A piece on the website Before It’s News claims that elk and bison are decamping Yellowstone National Park and speculates they are fleeing an impending eruption of the Yellowstone volcano. “Nah,” said Cousin Ray, “they’re running from the tourists.”
The Westboro Baptist Church picketed the 2011 funeral in Moore, Oklahoma of a 20-year-old mother killed in a sledding accident. It did the same in 2013 at the funeral of a 9-year-old boy killed in the Moore tornado. Upon the death of the WBC founder, Moore Liquor posted this sign in front of their store: “Fred Phelps, 1929-2014. Champagne 10% off! Not a coincidence.” The WBC promised to picket the liquor store.
The US Geological Survey reported that eleven minor earthquakes, ranging from 2.4 to 4.4 in magnitude, shook Oklahoma on March 30. “Aftershocks from the champagne corks popping over in Moore,” claimed Cousin Ray.
The New York Times reported that Republican farmers in California’s Central Valley are threatening to deny campaign contributions to GOP candidates over the GOP killing immigration reform. As asserted in this space last week, the Times found ”many fieldworkers are indigenous people from southern Mexico who speak Mixtec and know little English or Spanish.” “Explain,” asked Cousin Ray, “how indigenous people get to be called illegal immigrants by pols named Nieto, Obama, Harper or the guy who stopped the bill to make them legal, Boehner?”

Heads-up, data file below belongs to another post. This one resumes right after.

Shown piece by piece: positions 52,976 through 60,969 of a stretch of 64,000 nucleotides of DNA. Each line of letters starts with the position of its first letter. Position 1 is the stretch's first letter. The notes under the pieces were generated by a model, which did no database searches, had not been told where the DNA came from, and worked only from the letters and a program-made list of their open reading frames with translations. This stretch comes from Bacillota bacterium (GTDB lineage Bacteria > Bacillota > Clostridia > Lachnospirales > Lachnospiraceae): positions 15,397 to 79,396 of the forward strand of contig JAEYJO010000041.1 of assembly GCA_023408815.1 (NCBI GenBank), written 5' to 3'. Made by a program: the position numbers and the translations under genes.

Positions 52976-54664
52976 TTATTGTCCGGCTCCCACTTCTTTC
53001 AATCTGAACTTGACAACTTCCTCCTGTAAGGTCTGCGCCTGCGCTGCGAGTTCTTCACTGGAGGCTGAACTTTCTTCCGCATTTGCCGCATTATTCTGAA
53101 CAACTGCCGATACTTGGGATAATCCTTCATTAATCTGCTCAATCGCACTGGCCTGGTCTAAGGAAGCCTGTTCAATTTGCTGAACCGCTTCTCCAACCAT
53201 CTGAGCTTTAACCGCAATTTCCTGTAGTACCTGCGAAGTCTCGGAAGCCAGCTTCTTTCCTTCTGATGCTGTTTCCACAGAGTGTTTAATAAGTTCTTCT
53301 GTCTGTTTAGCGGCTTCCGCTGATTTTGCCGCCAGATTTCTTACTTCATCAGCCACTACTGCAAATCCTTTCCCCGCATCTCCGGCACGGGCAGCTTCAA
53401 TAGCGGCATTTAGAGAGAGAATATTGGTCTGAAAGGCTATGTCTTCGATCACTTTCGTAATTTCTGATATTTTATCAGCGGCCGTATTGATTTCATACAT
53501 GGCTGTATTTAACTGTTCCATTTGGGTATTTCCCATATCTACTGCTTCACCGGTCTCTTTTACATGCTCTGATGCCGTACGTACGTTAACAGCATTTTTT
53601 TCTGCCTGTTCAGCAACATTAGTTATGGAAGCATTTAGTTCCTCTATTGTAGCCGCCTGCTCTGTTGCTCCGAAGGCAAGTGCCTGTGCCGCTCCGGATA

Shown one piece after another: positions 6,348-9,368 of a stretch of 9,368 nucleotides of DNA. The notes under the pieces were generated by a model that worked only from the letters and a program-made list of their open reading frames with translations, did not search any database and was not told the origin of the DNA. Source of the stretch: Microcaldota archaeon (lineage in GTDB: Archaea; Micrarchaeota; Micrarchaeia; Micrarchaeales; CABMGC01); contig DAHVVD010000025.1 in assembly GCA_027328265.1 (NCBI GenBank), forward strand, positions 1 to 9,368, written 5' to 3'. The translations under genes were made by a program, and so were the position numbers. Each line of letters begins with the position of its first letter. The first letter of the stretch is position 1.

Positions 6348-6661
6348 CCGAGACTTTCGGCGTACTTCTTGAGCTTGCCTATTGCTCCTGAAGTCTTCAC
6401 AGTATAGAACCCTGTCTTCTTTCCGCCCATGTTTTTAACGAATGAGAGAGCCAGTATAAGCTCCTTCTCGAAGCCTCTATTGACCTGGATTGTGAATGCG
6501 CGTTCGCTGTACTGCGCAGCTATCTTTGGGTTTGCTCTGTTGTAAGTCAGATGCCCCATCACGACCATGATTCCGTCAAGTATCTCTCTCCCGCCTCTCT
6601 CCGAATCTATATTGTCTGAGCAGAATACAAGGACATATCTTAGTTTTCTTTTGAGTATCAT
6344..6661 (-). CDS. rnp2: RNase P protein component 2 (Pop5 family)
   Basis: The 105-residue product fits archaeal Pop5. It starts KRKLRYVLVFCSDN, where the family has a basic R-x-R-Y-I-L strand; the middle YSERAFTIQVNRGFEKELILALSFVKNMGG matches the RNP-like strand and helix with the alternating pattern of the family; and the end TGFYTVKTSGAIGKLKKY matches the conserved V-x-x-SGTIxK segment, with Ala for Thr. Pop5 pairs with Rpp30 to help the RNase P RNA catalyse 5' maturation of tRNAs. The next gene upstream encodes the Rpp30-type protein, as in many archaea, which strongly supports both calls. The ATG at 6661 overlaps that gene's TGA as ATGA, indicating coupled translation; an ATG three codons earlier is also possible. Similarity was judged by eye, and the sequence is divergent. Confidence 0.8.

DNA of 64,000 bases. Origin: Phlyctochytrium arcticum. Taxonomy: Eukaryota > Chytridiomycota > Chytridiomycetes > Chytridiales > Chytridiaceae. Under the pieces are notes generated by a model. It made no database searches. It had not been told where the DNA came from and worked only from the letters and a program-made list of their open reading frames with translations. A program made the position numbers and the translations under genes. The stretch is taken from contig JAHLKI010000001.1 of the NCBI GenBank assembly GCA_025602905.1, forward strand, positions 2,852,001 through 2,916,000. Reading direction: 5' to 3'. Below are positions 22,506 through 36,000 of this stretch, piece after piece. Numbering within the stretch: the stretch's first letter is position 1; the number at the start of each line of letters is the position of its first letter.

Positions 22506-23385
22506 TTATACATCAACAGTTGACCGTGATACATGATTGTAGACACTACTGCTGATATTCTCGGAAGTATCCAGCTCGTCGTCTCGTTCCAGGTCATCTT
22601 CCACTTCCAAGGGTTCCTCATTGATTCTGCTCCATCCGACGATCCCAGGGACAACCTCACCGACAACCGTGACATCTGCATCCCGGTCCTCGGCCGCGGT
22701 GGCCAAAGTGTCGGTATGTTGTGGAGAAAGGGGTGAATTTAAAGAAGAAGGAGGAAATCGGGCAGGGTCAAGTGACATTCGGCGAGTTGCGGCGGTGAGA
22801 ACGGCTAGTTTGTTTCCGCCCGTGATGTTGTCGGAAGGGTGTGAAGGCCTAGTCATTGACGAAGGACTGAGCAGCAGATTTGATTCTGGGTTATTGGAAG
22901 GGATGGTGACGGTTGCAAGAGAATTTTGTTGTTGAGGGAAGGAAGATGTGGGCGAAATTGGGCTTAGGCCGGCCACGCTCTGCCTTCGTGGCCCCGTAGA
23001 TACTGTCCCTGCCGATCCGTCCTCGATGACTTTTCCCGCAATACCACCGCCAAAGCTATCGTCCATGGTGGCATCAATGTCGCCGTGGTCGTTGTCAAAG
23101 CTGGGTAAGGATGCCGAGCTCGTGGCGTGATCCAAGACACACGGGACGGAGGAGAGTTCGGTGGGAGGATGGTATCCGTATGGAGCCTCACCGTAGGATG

The Texas Observer carried a bone-chilling account of the death of another black man in Jasper, Texas, the site of the infamous dragging death of James Byrd, Jr. Volunteer searchers found the mutilated body of Alfred Wright, 28, after the Sheriff gave up, but authorities still have not labeled Wright’s death a homicide. “Dang,” exclaimed Cousin Ray, “that reads like an Indian gone missing in Rapid City.”
Jesse Sheidlower published an op-ed in The New York Times so sensible it left Cousin Ray and I embarrassed, “The Case for Profanity in Print.” Sheidlower demonstrated how it’s sometimes impossible to tell a story without bad language. The Watergate tapes? Joe Biden’s hot mic moment about the Affordable Care Act? We decided to salute Sheidlower’s fine essay by printing a word you’ve never seen in this column but really is necessary to understand the news: Redskins.